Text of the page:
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Astronomers Are Puzzled by a Huge Object at The Centre of Our Galaxy

Using the light-warping effects of gravity, astronomers have detected a massive object right in the center of our galaxy. The universe is teeming with cranky objects that simply don’t fall into certain categories, just like Pluto. Astronomers are dubious of what exactly this massive object is, named OGLE-2016-BLG-1190Lb, a huge star or a flunked star.

OGLE, 13 times the size of Jupiter orbiting a star about 22,000 light years away from Earth, is not as big as the record-breaking giant DENIS-P J082303.1-491201 b, which is 29 times the mass of Jupiter.
NASA’s Spitzer has been set into Earth’s orbit around Sun since 2003 to find exoplanets, using Microlensing, which no one contemplated when it was first launched. Microlensing is comparatively an efficient technique for identifying details about stars, planets, and even galaxies. Gravity is the warping of space, which means a massive object can warp space into what is effectively a lens. The more conventional approach is to watch for the dimming of a star as a planet passes in front of it.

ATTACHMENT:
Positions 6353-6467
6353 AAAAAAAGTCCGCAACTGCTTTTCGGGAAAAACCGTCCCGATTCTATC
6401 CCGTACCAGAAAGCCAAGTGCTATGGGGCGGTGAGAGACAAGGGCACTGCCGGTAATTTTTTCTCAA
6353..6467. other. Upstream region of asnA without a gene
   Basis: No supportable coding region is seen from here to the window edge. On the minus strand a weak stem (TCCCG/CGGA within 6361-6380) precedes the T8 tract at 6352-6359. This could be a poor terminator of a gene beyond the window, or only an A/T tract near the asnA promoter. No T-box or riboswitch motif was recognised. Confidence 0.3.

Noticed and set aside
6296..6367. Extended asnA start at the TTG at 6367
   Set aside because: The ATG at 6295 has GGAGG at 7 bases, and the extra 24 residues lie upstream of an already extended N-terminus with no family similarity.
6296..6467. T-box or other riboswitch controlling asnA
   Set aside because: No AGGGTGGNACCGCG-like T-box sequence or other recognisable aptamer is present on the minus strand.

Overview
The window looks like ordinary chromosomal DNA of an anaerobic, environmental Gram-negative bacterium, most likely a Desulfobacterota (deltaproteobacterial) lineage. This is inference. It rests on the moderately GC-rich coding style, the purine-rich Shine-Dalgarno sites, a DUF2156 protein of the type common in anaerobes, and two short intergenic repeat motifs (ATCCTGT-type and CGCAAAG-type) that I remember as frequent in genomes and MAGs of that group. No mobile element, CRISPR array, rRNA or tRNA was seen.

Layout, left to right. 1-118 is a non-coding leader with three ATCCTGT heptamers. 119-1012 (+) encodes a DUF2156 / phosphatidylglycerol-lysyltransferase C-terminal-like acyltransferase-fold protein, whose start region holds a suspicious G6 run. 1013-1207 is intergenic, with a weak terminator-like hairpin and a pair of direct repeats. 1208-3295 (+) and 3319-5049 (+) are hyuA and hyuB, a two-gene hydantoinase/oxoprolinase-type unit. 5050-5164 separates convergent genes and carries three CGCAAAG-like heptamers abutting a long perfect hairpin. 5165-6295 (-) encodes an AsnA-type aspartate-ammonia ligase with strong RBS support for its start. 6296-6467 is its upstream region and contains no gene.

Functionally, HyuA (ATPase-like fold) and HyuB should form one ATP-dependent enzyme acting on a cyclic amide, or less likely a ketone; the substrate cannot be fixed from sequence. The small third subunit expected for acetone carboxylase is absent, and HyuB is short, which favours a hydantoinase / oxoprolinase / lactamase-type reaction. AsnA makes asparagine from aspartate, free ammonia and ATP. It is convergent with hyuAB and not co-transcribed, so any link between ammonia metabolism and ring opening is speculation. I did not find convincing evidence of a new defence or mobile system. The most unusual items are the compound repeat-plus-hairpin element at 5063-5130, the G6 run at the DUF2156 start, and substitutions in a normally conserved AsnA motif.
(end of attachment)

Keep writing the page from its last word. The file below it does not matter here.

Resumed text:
OGLE lies in the expanse of what’s known as the Brown Dwarf desert, theorized as a range of orbits devoid of “failed stars”. It could still be a brown dwarf star, a wannabe that isn't even big enough itself to trigger a serious nuclear incineration, OGLE's mass puts it at the lower limit of what's needed to get it started. OGLE has an orbit roughly 5 AU, 1 AU equals 150 million kilometers, from its companion star that takes about three years to complete.

It's grown to strangely enormous extent if it’s a planet.

By further engineering and engendering perfection in microlensing, we can have a better and more accurate insight of how such massive objects sprout into stars, and their relationship with their companion stars.

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